When it comes to planned home deliveries, the American Academy of Pediatrics has decided that mothers and infants should receive the same standard of care as hospital births. The AAP announced its new policy this month, which it said is “intended to help pediatricians provide supportive, informed counsel to women considering home birth.”
The academy – along with the American College of Obstetricians and Gynecologists – has determined that births at hospitals or free-standing birthing centers is a safer option for mothers and infants, but they said they recognize that expectant parents should have the ability to make a medically-informed choice about birthing options.
Although less than 1 percent of births occur in the home setting, there has been a rise nationally in planned at-home births. Between 2004 and 2009, the proportion of planned at-home deliveries increased by 29 percent, according to the Centers for Disease Control and Prevention.
Although some mothers see a home birth as a more comfortable and natural option, they are two to three times more likely to result in neonatal death, according to a meta-analysis published in the American Journal of Obstetrics & Gynecology in September 2010. The report showed that planned-at home births resulted in about 1 additional infant death per 1,000 births. There was no noted difference in maternal death rates.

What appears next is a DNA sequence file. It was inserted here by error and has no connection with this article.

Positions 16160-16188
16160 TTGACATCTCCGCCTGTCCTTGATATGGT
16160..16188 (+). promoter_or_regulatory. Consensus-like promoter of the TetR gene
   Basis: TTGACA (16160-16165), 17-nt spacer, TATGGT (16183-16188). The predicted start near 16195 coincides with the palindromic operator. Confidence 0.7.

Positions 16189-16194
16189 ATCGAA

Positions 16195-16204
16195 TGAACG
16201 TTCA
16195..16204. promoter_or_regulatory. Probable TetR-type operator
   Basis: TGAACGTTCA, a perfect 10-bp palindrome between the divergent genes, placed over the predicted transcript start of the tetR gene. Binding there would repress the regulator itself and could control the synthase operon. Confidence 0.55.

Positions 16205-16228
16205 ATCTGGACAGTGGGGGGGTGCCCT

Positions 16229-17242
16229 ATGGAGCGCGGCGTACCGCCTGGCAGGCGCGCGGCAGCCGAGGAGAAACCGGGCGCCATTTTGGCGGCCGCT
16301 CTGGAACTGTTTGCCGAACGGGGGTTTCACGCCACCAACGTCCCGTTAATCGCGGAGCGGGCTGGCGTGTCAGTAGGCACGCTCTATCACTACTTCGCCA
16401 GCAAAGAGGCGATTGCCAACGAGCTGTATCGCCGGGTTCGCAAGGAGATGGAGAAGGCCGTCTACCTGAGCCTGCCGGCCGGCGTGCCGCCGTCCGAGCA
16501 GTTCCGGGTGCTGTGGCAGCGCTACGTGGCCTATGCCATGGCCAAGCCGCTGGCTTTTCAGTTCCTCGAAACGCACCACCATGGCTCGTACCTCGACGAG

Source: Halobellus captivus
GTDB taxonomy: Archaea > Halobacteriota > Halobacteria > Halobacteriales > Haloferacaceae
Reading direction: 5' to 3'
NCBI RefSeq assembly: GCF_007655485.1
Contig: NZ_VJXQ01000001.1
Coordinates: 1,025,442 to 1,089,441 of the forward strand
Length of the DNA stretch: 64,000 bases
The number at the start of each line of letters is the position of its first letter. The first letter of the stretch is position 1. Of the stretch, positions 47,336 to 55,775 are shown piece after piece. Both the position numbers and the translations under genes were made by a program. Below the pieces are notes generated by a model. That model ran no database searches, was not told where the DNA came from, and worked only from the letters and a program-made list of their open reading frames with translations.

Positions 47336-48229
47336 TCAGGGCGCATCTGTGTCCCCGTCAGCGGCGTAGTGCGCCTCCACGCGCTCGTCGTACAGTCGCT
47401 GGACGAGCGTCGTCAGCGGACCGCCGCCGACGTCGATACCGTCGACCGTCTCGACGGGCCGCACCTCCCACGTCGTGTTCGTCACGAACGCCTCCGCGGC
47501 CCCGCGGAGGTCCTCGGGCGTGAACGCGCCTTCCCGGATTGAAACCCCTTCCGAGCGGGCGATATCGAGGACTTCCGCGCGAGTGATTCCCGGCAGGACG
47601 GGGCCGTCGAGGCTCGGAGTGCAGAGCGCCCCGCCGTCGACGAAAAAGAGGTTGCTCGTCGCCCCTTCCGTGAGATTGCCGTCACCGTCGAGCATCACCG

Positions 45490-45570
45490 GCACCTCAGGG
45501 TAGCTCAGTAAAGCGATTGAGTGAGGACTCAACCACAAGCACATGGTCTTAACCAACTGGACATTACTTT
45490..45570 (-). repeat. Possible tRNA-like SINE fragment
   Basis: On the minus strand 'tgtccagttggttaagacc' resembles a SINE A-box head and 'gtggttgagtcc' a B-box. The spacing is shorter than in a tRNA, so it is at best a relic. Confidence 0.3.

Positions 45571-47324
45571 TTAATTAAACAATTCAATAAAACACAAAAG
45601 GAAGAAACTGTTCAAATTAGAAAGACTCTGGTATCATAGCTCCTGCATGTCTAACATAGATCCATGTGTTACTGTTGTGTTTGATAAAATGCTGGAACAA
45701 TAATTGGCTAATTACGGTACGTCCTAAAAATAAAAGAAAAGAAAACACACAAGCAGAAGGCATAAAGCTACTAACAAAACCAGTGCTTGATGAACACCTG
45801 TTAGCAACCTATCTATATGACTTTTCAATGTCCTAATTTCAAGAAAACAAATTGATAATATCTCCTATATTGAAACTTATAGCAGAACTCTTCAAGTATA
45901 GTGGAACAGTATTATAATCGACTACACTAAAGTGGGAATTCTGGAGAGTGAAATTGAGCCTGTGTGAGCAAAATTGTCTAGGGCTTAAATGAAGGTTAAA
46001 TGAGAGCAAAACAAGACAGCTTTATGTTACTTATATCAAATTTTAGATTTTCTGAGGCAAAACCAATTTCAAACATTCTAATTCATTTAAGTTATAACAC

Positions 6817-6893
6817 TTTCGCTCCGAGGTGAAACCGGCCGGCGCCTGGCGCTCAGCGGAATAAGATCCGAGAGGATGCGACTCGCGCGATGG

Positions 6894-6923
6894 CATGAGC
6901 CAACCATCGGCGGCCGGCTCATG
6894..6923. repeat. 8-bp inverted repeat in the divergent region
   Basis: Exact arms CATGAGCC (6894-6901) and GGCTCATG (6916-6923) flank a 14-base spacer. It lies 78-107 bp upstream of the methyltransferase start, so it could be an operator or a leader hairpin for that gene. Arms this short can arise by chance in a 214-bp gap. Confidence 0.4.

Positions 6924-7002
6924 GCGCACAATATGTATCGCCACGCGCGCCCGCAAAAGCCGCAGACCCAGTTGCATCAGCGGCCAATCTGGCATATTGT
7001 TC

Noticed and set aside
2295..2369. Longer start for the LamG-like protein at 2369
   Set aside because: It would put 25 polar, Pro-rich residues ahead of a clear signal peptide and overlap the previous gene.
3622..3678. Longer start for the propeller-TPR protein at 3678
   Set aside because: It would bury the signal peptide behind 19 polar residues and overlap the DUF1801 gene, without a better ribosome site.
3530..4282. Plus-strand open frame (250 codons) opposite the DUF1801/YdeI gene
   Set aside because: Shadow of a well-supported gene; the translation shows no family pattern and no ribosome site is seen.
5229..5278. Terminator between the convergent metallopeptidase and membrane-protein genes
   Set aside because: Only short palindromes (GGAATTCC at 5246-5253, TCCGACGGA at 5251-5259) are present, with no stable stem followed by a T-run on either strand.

The newly-announced policy stresses the importance of having a professional at the delivery who can revive a baby if a planned home birth goes awry. The academy also said that the same standards should be used for caring for healthy newborns after a home birth as caring for a healthy newborn after a hospital birth, including a detailed physical examination and a comprehensive risk assessment.
Source: amednews.com, “Pediatricians offer newborn care standards for home births,” Kevin B. O’Reilly, May 13, 2013